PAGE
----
Don’t fans always ask players to value winning above all else?
Don’t media always ask players to fit egos into the bigger team?
So much of sports is about fitting players into proper roles. So if these players aren’t great talents — or even good anymore by NBA standards, in some cases — they can be slotted into a definitive role that makes their game valuable on this roster.
Their first Sports Illustrated cover is already set (below). Surely, it won’t be their last.
This is the first of many magazine covers for the Miami Heat's Big 3!
We’re not pointing fingers around here. We’ve been caught up in the Miami Matrix as well. We can’t get enough of this story either, even when we know we should try to move on to something else.
Two HT faves, Al Harrington and Josh Childress, have found new homes and we’re yet to connect with either one of them to talk details (though, we are in the process of tracking them both down). And the Jazz pulled off one of our favorite moves of the summer, replacing Carlos Boozer with Al Jefferson after Minnesota GM David Kahn made good on his promise to move Jefferson so he could make room for the feared Darko Milicic/Kevin Love/Michael Beasley frontline.
You can probably guess who we think made out best in that deal. And it’s not about our continued ribbing of Kahn or the Timberwolves, a team we are considering for inclusion in HT’s Adopt-A-Team program (it worked for the Grizzlies last year didn’t it?) this season.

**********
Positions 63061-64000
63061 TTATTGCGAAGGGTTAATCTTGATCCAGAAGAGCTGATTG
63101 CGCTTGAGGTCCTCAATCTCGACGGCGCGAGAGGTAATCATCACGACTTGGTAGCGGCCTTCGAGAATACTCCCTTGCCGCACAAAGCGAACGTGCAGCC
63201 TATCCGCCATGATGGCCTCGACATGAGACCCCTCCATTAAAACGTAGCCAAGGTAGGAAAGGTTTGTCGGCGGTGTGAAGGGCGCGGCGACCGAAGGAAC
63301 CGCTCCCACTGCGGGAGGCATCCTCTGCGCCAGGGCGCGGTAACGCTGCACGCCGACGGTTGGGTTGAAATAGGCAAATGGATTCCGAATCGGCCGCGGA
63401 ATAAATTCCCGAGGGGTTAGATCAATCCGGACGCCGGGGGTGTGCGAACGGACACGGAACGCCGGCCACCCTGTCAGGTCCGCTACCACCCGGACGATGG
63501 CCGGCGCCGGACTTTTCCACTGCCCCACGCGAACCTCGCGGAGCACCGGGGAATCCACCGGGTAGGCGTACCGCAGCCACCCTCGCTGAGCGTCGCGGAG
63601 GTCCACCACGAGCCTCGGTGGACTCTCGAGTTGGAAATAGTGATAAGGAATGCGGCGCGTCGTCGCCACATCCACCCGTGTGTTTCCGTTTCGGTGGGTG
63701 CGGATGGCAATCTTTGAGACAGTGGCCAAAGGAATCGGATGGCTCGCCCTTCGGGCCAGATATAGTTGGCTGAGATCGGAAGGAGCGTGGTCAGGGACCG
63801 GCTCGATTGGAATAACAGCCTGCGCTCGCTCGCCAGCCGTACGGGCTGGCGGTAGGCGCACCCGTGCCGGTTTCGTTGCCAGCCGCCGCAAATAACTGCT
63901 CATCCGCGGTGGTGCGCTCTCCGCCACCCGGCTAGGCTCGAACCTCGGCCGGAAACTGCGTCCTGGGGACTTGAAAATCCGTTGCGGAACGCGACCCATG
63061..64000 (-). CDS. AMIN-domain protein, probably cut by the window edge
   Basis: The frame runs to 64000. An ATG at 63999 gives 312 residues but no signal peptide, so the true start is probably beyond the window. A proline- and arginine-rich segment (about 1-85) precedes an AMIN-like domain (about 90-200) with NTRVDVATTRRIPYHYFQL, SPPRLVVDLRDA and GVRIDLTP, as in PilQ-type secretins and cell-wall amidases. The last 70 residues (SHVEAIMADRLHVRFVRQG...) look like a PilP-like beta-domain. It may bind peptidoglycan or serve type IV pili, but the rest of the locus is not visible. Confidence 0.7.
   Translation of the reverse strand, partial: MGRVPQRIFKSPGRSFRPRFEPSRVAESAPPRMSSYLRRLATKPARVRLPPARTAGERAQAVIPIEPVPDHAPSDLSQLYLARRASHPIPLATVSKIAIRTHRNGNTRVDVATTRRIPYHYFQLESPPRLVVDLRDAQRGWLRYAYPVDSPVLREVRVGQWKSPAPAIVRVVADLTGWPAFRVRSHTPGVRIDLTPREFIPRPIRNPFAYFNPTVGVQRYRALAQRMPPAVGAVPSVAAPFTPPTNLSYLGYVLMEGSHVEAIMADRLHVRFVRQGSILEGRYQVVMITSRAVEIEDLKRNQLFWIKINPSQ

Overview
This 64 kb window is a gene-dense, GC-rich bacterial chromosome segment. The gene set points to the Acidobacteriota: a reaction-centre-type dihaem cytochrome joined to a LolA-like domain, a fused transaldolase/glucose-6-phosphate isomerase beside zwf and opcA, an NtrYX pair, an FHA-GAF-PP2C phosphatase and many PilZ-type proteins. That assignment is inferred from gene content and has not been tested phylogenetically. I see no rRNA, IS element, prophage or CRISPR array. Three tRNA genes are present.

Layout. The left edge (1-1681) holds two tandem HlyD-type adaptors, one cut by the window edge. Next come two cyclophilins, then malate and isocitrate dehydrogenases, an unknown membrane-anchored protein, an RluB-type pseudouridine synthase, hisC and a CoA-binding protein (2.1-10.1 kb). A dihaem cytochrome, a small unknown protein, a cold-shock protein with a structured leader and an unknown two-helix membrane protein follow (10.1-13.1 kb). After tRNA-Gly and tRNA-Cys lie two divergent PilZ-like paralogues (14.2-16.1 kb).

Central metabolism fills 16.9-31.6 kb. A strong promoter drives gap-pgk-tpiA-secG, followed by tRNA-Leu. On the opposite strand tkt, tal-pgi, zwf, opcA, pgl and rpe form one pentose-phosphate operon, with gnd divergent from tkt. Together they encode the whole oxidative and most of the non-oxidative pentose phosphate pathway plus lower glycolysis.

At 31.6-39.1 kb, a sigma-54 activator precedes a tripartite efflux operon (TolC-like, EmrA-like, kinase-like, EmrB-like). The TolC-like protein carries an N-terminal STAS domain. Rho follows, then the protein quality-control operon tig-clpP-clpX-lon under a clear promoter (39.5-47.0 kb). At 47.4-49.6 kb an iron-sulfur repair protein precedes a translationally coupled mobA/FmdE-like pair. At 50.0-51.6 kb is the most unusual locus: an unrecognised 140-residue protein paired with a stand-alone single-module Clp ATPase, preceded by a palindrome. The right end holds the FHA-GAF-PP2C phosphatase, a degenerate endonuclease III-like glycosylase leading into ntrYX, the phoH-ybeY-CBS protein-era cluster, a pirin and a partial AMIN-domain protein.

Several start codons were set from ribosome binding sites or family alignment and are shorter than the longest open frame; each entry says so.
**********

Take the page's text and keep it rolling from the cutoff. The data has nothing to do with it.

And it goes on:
With the Western Conference ranks thinning a bit, what with all the concentration of star power in the Eastern Conference during free agency, the move to secure Jefferson by the Jazz keeps them in the mix among the elite. That’s always a good thing.
Ross Siler of the Salt Lake Tribune:
Given the departures of Carlos Boozer and Kyle Korver in free agency, Jazz general manager Kevin O’Connor wasn’t about to describe the acquisition of Al Jefferson as the second coming of the trade that delivered Pau Gasol to the Lakers in 2008.
At the same time, O’Connor couldn’t help but herald the arrival of a player in Jefferson who he billed as one of the best low-post players in basketball, following a trade in which the Jazz seemingly gave up remarkably little in return.
The Jazz completed their deal for Jefferson on Tuesday, sending two future first-round draft picks and center Kosta Koufos to Minnesota while absorbing Jefferson’s $13 million salary thanks to the trade exception they acquired last week for Boozer.
“What we feel like is that we really added a premium player to our team,” O’Connor said, adding, “If you had put him in free agency this year with that crop that they had out there even yet, I think he’d be pretty highly rated, and that’s how we look at him.”
The 6-foot-10, 265-pound Jefferson averaged 20.1 points, 10.4 rebounds and 1.4 blocks in three seasons with the Timberwolves. O’Connor noted that at 25, after six seasons in the NBA, Jefferson should be entering the best years of his career.
Minnesota general manager David Kahn seemed to echo those sentiments. “Al is motivated to have a career-defining season, and I recognize the Jazz will be the recipients of that, not us. I expect him to help Utah immensely,” Kahn said in a statement.
Who knows, maybe Kahn will give us his take on Miami’s Big 3?